“In 2007, researchers estimated that each wild pig carried an associated (damage plus control) cost of $300 per year, and at an estimated 5 million wild pigs in the population at the time, Americans spent over $1.5 billion annually in damages and control costs.

“Assuming that the cost-per-wild pig estimate has remained constant, the annual costs associated with wild pigs in the United States are likely closer to $2.1 billion today.”

Most damage caused by the wild pigs is through either rooting or the direct consumption of plant and animal materials. Rooting is when the pigs use their snouts to dig into the ground and turn over soil. According to Texas Parks & Wildlife, the pigs’ activities cause ecological damage:

“The mixing of soil horizons that often accompanies rooting by wild pigs has also been shown to alter vegetative communities, allowing for the establishment and spread of invasive plant species.

“It has been estimated that a single wild pig can significantly disturb approximately 6.5 ft2 in just one minute.

“This large-scale soil disturbance can increase soil erosion rates and have detrimental effects to sensitive ecological areas and critical habitats for species of concern.”

The pigs also contribute fecal matter into water sources, which increases sedimentation and turbidity, alters pH levels and reduces oxygen levels, thus reducing the quality of water and degrading aquatic habitats.

The pigs are also capable of carrying and transmitting at least 30 bacterial, fungal and viral diseases which threaten humans, livestock and wildlife.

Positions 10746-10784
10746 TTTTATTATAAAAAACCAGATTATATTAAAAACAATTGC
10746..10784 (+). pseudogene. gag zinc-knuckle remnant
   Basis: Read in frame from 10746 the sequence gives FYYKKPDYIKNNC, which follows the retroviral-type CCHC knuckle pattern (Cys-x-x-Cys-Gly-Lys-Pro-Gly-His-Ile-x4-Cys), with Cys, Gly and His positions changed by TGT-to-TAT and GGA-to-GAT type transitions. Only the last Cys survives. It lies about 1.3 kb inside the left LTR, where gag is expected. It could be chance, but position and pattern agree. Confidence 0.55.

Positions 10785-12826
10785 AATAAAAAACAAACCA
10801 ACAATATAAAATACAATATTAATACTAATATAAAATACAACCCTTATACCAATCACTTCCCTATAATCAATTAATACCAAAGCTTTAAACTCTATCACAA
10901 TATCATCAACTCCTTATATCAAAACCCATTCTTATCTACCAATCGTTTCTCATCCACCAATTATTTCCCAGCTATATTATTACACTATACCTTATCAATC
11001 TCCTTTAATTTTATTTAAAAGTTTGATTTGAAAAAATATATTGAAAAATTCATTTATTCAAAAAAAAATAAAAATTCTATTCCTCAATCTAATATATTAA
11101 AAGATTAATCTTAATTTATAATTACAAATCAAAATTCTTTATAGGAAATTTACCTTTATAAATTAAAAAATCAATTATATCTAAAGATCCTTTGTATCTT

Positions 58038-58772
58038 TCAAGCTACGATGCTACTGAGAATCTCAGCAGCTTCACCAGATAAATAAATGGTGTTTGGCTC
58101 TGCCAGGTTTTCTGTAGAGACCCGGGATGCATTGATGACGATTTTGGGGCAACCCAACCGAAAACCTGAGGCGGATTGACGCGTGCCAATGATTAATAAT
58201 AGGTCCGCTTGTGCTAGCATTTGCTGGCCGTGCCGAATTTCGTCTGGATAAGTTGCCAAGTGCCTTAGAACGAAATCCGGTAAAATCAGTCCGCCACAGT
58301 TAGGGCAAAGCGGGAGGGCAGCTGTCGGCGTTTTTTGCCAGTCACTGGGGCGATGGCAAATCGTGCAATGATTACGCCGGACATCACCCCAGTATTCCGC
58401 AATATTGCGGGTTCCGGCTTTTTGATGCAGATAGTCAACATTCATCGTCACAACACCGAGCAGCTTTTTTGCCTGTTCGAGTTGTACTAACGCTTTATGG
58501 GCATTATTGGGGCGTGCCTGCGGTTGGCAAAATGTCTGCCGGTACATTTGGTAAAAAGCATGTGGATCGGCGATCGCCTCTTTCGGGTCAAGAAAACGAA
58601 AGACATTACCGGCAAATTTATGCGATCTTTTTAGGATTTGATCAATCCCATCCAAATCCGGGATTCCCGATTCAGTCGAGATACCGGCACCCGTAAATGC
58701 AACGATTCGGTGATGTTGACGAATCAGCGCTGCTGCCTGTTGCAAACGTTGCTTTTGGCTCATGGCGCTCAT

The feral pigs can also be quite dangerous.

CNN reported that while attacks are rare, a 59-year-old Texas woman was killed by a group of pigs outside a home.

Jefferson County Medical Examiner Selly Rivers determined the victim, Christine Rollins, was attacked by different pigs due to the various bite sizes on her body.

Texas Parks & Wildlife noted that lethal control measures are currently the only effective means of reducing the wild pig population. Popular methods of lethal control currently legal in the U.S. include trapping and dispatching, ground shooting and aerial gunning.

Aerial gunning is listed as a highly effective means of quickly reducing wild pig populations in areas with large expanses of sparse canopy cover, according to the website.

Whether you like hunting or not, the elimination of feral pigs by the aforementioned methods is legal and a necessity at times.

On PETA’s website, the organization touts the nice-sounding phrase, “Animals are not ours to experiment on, eat, wear, use for entertainment, or abuse in any other way.”

However, is PETA being hypocritical in disparaging hunters while hiding behind its own controversial history?

Numerous groups have pointed out that PETA does indeed have a very unpleasant and dark side that goes against the image it is trying to convey.

For example, in 2017 The Washington Times reported shocking statistics on how many healthy animals PETA had euthanized:

“Last year, the People for the Ethical Treatment of Animals killed more than 1,400 cats and dogs at its Virginia headquarters — roughly 72 percent of the animals put in its care.

“Since 1998, PETA has euthanized more than 36,000 cats and dogs — nearly 86 percent of its animals. In one recent year, the animal rights group killed 1,911 out of the 1,992 cats and dogs it took in.

“According to the Virginia Department of Agriculture and Consumer Services, PETA is unusually adept as a euthanasia shelter.

“The euthanization rate among all private animal shelters in Virginia was 10.1 percent in 2016. At PETA? The kill rate was 71.9 percent — more than seven times higher.”